If you’ve been experiencing tooth pain and your dentist has recommended a crown, you may be wondering if a root canal is necessary. It’s common for people to fear root canals, as they are sometimes associated with discomfort or long recovery times.
Fortunately, the answer is yes, you can get a crown without needing to have a root canal. Let’s take a look at how this process works and why it might be beneficial for you.
What is Involved in Getting a Crown?
A crown is a type of dental restoration that is used when there has been significant damage to the tooth and the existing enamel will not be able to support the restoration. In order to place the crown, your dentist must first prepare the damaged tooth by removing any decay or tissue that can no longer be salvaged.
The remaining enamel will then be shaped so that it fits properly with the new crown. Once this preparation has been completed, an impression of your teeth will be taken and sent off to a lab where your custom crown will be manufactured.
This entire process typically takes two visits, one for preparation and one for placement, and does not require any invasive procedures like drilling or root canals.
How Does This Differ From Getting A Crown After A Root Canal?
If your tooth has suffered more serious damage and cannot simply be restored using enamel alone, then your dentist may recommend that you have a root canal before getting your crown placed.
During this procedure, the damaged area of the tooth below the gum line (the root) will be accessed and cleaned out in order to remove any infection or decaying tissue that could hinder healing or cause further damage to other teeth in the area.
Once all infected material has been removed from the inside of the tooth, it will then need to be filled with an appropriate material so that it can properly support your new crown.
Will I Need a Root Canal When Getting a Crown?
For many people, the thought of undergoing a root canal procedure is enough to make them shudder. However, when it comes to dental crowns, there are certain situations where a root canal may not be necessary.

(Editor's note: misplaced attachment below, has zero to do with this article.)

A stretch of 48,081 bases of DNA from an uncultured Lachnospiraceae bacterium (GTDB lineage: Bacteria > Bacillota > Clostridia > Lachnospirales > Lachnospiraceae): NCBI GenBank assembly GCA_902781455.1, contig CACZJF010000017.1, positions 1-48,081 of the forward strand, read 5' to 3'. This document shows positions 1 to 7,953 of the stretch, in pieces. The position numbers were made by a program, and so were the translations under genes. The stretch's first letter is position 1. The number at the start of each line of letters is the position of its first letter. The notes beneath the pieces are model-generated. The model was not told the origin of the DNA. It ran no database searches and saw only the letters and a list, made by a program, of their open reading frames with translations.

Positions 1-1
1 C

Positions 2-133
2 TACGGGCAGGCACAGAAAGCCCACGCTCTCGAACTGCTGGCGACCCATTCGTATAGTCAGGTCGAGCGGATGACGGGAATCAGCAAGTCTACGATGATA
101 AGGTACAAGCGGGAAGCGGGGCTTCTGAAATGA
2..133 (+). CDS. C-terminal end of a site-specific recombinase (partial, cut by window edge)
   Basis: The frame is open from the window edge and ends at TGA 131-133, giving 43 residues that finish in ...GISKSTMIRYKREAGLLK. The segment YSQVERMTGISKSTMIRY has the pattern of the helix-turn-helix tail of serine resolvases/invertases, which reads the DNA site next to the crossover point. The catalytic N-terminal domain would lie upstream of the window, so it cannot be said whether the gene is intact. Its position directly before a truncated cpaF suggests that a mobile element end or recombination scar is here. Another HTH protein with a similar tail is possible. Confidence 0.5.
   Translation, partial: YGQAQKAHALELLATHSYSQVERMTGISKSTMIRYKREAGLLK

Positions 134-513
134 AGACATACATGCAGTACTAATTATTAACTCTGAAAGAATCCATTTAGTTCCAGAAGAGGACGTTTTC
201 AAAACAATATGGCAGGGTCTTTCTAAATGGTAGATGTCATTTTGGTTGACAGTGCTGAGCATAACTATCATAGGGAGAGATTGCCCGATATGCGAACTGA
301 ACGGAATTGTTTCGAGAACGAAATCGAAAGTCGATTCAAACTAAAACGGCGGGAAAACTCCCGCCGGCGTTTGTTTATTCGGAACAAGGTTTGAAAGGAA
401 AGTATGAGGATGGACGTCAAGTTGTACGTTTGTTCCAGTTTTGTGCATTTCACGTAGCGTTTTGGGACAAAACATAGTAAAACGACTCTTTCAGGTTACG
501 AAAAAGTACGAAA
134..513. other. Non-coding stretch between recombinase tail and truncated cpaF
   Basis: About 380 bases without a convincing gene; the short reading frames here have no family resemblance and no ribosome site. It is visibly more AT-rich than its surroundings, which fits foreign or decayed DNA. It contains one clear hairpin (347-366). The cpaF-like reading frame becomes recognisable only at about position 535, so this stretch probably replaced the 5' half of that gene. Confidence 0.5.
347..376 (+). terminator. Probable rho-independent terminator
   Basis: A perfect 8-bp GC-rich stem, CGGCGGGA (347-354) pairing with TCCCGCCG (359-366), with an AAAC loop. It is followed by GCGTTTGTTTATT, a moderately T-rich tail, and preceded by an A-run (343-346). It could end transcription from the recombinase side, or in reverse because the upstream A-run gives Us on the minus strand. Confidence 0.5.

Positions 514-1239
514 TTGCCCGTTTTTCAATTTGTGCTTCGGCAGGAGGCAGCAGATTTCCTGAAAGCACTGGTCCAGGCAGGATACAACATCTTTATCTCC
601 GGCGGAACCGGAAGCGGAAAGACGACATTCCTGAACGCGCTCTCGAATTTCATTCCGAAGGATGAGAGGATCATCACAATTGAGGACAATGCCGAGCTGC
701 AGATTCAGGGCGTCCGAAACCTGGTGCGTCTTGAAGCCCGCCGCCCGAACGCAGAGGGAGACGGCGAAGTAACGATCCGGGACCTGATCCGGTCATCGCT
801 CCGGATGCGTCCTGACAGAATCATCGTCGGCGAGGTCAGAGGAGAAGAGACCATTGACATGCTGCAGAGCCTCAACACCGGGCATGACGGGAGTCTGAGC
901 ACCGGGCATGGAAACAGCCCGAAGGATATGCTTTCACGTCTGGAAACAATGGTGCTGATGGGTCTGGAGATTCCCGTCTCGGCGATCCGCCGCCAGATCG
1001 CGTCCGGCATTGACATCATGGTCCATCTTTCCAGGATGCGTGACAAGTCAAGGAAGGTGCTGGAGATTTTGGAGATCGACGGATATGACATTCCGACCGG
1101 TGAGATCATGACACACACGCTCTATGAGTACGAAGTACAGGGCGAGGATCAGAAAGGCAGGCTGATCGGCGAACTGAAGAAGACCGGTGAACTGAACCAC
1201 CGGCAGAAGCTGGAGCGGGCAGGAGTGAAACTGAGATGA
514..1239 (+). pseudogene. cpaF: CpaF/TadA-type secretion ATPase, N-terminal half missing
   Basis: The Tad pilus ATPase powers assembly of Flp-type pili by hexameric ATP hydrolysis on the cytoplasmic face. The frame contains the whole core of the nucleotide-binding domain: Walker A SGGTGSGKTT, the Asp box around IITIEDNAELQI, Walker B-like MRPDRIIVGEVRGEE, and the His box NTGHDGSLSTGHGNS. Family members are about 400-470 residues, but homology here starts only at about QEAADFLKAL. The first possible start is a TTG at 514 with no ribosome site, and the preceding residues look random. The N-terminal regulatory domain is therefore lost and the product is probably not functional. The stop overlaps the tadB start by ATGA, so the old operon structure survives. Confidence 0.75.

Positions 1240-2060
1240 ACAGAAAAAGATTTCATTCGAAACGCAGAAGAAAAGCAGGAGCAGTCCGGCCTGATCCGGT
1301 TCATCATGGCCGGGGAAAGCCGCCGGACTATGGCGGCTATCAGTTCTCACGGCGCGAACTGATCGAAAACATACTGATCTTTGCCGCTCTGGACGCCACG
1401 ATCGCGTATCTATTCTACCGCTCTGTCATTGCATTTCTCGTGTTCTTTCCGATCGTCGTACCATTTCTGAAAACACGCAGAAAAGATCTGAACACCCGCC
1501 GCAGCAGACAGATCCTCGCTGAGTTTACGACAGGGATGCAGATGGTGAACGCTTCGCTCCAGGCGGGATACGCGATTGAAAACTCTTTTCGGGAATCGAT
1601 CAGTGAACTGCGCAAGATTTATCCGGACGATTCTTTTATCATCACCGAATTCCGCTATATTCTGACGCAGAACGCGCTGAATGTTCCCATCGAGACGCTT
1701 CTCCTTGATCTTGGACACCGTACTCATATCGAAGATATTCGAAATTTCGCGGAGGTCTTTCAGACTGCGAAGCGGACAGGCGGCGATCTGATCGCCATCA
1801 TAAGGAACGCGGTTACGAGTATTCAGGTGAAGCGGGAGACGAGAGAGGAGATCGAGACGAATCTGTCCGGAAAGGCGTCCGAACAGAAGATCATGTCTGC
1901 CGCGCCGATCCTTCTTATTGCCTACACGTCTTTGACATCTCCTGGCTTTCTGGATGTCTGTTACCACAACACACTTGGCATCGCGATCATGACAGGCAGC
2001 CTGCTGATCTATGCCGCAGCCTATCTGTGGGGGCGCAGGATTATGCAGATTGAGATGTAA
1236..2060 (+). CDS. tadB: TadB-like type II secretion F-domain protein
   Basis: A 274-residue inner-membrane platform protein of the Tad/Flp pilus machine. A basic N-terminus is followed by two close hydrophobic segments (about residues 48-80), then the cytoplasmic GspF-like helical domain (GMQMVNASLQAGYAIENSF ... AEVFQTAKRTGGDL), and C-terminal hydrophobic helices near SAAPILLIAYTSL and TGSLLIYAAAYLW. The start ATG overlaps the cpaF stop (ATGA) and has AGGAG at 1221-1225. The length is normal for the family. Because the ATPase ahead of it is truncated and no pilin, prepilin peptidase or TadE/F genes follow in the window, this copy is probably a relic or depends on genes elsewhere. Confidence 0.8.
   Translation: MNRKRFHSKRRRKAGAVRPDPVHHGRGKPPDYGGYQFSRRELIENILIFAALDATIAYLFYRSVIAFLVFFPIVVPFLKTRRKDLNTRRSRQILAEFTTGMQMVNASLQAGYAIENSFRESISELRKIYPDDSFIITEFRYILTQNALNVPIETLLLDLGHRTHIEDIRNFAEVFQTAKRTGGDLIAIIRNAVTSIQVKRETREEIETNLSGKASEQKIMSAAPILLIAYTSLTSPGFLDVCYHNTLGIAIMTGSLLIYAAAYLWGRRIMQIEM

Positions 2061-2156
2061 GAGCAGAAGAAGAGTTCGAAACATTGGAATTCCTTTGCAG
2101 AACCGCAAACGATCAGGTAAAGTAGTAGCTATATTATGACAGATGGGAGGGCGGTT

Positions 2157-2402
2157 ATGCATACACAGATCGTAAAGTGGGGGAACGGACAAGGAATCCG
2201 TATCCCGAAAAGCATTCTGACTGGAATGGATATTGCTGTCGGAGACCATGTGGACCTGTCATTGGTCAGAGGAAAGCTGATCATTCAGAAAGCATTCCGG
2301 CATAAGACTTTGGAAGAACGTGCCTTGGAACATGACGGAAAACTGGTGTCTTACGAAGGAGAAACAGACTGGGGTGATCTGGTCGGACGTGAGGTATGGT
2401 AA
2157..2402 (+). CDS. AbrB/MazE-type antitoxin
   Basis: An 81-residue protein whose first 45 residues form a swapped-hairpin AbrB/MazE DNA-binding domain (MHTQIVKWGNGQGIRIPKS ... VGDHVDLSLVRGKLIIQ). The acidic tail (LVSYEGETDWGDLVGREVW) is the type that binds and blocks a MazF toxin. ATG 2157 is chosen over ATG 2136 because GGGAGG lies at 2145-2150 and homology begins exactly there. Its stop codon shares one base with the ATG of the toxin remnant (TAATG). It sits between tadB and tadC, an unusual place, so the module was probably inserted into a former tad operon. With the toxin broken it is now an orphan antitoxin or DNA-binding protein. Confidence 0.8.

In most cases, a root canal is only required if the underlying tooth has been significantly damaged or infected.
When decay or infection reaches the pulp chamber the innermost layer of the tooth it will cause pain and swelling. In addition, any damage done to the tooth’s supportive structures may also require treatment to ensure that the crown remains secure over time.
If an endodontic treatment, such as a root canal, is deemed necessary, then your dentist will remove all of the inflamed tissue and then fill and seal off the empty space with special materials.
Understanding Dental Crown Procedures That Don’t Require a Root Canal
Fortunately, there are some dental crown procedures that do not require root canals. For example, if you have a healthy tooth with no signs of infection or inflammation, then you may be able to get away with having just a crown placed without any type of endodontic treatment beforehand.
Additionally, if you already had a root canal before getting your crown put in place and there is no sign of infection or inflammation present during follow-up examinations then it may not be necessary for you to go through another endodontic treatment procedure prior to getting your crown placed.
In other instances where there isn’t enough bone around the damaged tooth for a successful implantation procedure, or even if there is an existing restoration that needs to be replaced due to wear and tear over time such as an old filling or an on lay but doesn’t require any major structural changes beneath it; then this too can be treated with just placing a dental crown without requiring a root canal first.
Your dentist will always assess your individual case before recommending any course of action so it’s important to speak with them about which option is best suited for you in order to ensure long-term success with your dental restoration process as well as maintaining optimal oral health going forward.
Getting a dental crown without needing to undergo a root canal procedure is possible if there is enough healthy enamel left on your tooth after decay or other damage has been removed.
While this option may take slightly longer than getting both procedures done at once, it avoids having to go through an invasive procedure like a root canal which many people would prefer not to do if possible. Speak with your dentist about which option would work best for you based on their assessment of your particular situation!